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Not a Happy Halloween for Downing Street

Not a Happy Halloween for Downing Street

With England heading into a second lockdown in just a matter of days, it isn't a particularly happy Halloween for anyone - but it especially isn't for those in Downing Street.

This evening, Boris Johnson announced that England would be facing new month-long national restrictions, including a 'stay at home' order and the closure of all non-essential shops, pubs, bars and restaurants.

The announcement was never meant to be made this evening, but something went wrong.

On Friday evening, information about meetings between the Prime Minister and senior members of the Cabinet was leaked, with it claimed that a new national lockdown was under consideration and could be implemented as early as next week.

Downing Street has since launched an inquiry into the leak. After more leaks and speculation, few were left in much doubt as to whether a lockdown would be announced.

The PM and his team had to finalise their policy, make calls and work out what was to be said to the public over the course of Saturday - it is believed that an announcement was originally scheduled for Monday. A news conference was scheduled for 16:00 on Saturday afternoon, before being delayed until 17:00. It was then delayed again until 18:30 and didn't eventually take place until gone 18:45.

The Government will likely face criticism in Sunday's papers over how the situation has been handled and many have already questioned the Government's competency. There are though, bigger, much more serious questions that Downing Street faces.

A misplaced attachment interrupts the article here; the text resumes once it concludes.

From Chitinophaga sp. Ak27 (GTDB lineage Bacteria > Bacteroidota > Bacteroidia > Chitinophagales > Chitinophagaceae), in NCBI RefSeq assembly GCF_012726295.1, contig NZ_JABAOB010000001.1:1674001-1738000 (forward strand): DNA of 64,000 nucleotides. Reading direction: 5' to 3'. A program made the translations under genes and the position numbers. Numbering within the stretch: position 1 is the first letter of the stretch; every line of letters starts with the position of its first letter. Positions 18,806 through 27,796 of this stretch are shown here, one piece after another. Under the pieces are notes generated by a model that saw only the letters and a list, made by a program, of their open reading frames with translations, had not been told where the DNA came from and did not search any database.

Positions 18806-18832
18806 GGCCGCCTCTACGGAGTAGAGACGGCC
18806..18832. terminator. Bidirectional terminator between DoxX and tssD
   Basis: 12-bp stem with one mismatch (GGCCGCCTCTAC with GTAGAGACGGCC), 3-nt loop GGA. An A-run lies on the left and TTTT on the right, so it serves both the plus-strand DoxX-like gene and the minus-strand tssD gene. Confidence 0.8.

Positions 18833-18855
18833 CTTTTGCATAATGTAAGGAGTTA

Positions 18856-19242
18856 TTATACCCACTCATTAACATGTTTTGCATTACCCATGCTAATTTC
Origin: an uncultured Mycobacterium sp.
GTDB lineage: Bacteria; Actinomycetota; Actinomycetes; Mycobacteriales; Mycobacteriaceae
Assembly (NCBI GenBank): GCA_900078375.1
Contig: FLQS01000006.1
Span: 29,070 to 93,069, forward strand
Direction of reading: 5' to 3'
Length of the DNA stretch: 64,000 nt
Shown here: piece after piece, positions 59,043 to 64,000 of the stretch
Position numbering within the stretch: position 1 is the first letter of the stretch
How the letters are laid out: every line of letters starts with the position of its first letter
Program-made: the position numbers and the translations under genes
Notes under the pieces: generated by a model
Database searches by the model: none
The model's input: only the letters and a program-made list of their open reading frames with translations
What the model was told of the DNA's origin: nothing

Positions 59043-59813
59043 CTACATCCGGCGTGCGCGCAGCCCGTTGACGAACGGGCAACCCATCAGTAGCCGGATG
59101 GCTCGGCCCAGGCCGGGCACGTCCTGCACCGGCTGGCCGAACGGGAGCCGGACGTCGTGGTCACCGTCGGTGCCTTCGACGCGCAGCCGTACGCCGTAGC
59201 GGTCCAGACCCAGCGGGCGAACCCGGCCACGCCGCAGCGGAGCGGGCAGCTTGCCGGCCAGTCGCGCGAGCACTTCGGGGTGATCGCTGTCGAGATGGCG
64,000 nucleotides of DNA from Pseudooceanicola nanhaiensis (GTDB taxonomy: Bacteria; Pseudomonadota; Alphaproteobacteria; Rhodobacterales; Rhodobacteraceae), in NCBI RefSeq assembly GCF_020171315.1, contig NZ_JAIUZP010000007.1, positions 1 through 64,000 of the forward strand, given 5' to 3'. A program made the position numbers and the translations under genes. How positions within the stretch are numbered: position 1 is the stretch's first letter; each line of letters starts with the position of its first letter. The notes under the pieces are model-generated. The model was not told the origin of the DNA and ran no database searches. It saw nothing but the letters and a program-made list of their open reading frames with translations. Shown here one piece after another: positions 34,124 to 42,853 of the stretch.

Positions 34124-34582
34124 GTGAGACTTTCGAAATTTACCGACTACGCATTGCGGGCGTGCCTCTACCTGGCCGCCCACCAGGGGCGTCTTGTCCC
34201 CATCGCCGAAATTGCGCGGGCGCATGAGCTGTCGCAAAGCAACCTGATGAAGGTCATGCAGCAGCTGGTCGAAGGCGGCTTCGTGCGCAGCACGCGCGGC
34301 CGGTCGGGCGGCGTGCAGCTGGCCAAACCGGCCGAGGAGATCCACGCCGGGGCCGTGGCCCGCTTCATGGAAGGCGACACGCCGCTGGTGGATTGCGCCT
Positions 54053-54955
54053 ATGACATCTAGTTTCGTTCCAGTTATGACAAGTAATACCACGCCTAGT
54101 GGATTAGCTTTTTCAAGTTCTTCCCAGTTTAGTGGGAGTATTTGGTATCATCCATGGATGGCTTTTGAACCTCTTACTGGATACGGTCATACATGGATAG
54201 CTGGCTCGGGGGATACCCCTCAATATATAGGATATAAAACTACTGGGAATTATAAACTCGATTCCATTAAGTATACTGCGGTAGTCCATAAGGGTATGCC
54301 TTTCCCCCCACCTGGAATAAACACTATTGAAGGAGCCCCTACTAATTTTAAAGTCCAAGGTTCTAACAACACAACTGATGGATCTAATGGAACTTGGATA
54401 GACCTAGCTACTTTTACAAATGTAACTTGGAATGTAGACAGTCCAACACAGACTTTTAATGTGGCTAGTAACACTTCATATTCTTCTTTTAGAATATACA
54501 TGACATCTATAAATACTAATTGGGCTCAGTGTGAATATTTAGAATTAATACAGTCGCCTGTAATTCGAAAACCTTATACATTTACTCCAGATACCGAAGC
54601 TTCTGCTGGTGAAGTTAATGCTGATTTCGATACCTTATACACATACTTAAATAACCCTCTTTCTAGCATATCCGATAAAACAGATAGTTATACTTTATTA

Why was the lockdown not implemented earlier, and how many lives could the decision not to implement one have cost?

Government ministers had insisted that its local lockdown approach was the right one, despite calls for a circuit-breaker lockdown to be implemented. Labour has been calling on the Government to implement such a lockdown since 13 October, after it emerged that at a meeting on 21 September, members of the Scientific Advisory Group for Emergencies advised the government to implement a circuit-breaker lockdown.

Wales and Northern Ireland are already well into their own lockdown periods and it is a model that has also been adopted in France and Germany. However, until today, the Government had insisted that such a lockdown would be a 'disaster' and one that they were trying to avoid through the local lockdown approach.

As he started his press conference this evening, Mr Johnson said; “Apologies for disturbing your Saturday, I wouldn’t be doing this unless it were absolutely necessary.”

It is clear that the need to act has only been becoming more and more necessary - many will now ask why a lockdown didn't happen earlier.

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